By MARK NEWMAN Courier staff writer
---- — DES MOINES — State representatives sounded happy Thursday after their session finally ended. But they weren't just happy to be going home.
“I think it was a very successful session, where we kept the budget to a sustainable level,” said Larry Sheets, R-Moulton, a freshman state representative. “And I learned a lot [about] procedure. But I also learned there are some very fine people there trying to do the best they can for the people of Iowa. “
“There are always the items that are controversial, but I think you’d be surprised how many bills are signed without fuss,” said Rep. Curt Hanson, D-Fairfield. “At least 90 percent of the bills just sailed through both parties; it’s obvious when those are clearly the right [way to do things] and the right thing for Iowa.”
“I think overall, for Iowans in general, it was very successful,” said Jarad Klein, R-Keota. “There were some serious disagreements in the House. Very serious. But we were able to remain civil.”
In fact, that’s what lawmakers characterized the last few days of the longer-than-usual session in the Iowa House: civil discussions followed by compromise.
“They say if we don’t have that ability, we shouldn't be in Des Moines. Some [people] say to never compromise. But we do.” said Hanson, who was on his way to a Civil War monument dedication in Vicksburg, Mississippi. “The Civil War [came about] when we were unwilling to compromise.”
“None of us got everything we wanted,” said Klein. “But in the House, there’s a very respectful conversation between the Republicans and the Democrats.”
Hanson said each of the major issues (healthcare, education and property tax reform) had parts that looked different than the initial proposals as, at times, lawmakers struggled to find a balance. He said Democrats weren’t really sure that the mix of more Medicaid with some other state plans added on would be a better plan than just having a full Medicaid expansion. Again, though, everyone got something they wanted, and no one got everything they wanted. For several lawmakers, tax reform seemed to be the issue of the day.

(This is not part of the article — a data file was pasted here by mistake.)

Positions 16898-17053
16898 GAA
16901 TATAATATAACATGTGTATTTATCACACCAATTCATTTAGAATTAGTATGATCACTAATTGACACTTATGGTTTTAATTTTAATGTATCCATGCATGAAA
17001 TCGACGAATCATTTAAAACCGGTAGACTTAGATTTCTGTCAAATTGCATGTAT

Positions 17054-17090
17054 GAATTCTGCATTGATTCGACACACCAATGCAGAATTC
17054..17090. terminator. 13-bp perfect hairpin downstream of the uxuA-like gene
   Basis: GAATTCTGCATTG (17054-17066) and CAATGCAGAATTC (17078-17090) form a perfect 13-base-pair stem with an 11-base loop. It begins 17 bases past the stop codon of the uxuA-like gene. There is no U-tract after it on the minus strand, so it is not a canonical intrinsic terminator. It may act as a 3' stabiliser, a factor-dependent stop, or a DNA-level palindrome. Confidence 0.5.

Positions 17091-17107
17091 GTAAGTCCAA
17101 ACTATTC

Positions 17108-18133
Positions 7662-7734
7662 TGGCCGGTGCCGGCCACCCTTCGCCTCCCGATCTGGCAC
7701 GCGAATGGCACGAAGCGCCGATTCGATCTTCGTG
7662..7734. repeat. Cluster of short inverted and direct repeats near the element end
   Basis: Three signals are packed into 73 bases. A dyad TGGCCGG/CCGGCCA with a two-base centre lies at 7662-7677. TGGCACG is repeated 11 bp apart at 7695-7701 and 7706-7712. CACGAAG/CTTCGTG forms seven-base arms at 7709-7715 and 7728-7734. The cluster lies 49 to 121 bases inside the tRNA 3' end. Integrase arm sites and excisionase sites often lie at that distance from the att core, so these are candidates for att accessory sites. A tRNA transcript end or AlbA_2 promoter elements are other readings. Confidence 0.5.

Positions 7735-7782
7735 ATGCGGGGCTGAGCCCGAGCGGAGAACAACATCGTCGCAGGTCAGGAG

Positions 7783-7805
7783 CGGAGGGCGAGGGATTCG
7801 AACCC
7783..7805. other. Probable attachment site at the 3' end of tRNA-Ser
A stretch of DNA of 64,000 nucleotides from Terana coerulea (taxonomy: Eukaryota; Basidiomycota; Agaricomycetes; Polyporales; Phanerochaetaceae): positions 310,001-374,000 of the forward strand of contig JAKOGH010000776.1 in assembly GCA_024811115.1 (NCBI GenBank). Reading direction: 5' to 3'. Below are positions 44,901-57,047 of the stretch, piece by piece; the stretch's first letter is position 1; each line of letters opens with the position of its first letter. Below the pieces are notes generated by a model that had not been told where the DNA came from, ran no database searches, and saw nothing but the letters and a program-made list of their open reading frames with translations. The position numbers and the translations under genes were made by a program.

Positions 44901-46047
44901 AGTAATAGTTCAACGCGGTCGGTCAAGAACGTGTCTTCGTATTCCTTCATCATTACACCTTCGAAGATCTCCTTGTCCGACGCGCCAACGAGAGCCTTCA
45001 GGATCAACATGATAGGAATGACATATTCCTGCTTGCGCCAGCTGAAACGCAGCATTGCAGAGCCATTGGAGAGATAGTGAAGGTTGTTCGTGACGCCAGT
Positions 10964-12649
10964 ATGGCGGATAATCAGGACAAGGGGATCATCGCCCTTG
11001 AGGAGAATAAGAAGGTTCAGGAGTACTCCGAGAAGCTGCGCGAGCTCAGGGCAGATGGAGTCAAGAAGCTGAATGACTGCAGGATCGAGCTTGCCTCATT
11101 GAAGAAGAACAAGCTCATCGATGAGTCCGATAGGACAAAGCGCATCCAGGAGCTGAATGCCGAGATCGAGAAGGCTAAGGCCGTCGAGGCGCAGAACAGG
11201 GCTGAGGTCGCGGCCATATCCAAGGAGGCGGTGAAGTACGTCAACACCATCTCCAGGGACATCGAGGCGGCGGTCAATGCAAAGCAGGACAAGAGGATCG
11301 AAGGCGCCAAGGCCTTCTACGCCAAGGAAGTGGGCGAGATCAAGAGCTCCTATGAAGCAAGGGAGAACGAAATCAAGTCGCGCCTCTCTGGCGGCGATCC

“Both parties wanted it,” Hanson said, “and both parties thought it needed to be done. Both sides in the past have proposed bills that have not passed. What we arrived at this time is different than either side proposed.”
“There is a definite push to recognize that the commercial side of property tax is [unfair],” Klein said. “When Iowa is only second to New York [in tax rate on business], that’s a problem.”
And not just for big companies. Local businesses pay that same high rate. And in some cases, Klein said, so do everyday Iowans. While visiting with senior citizens, he found that if their locally owned, long-term care facility was paying high business taxes, those costs were passed along to residents. Renters in apartments, too, see higher rent costs for the same reason. And that’s in addition, he said, to “being more fair for our business community.”
“With that issue especially, the only way you’re going to get anywhere is with compromise,” Hanson said. “That’s what Iowans send us up there to do.”
“I was proud to be able to vote on something I had campaigned on for years,” Klein said. “Iowans can see this is Des Moines, not Washington. We still have the ability to reach a compromise and get things done for the good of Iowans.”
All three legislators said it seemed as though lawmakers on both sides of the aisle had more in common than they did differences. And, they said, both sides can live with Medicaid expansion, education reform and property tax relief.
To see reporter Mark Newman's Twitter feed, go to @couriermark.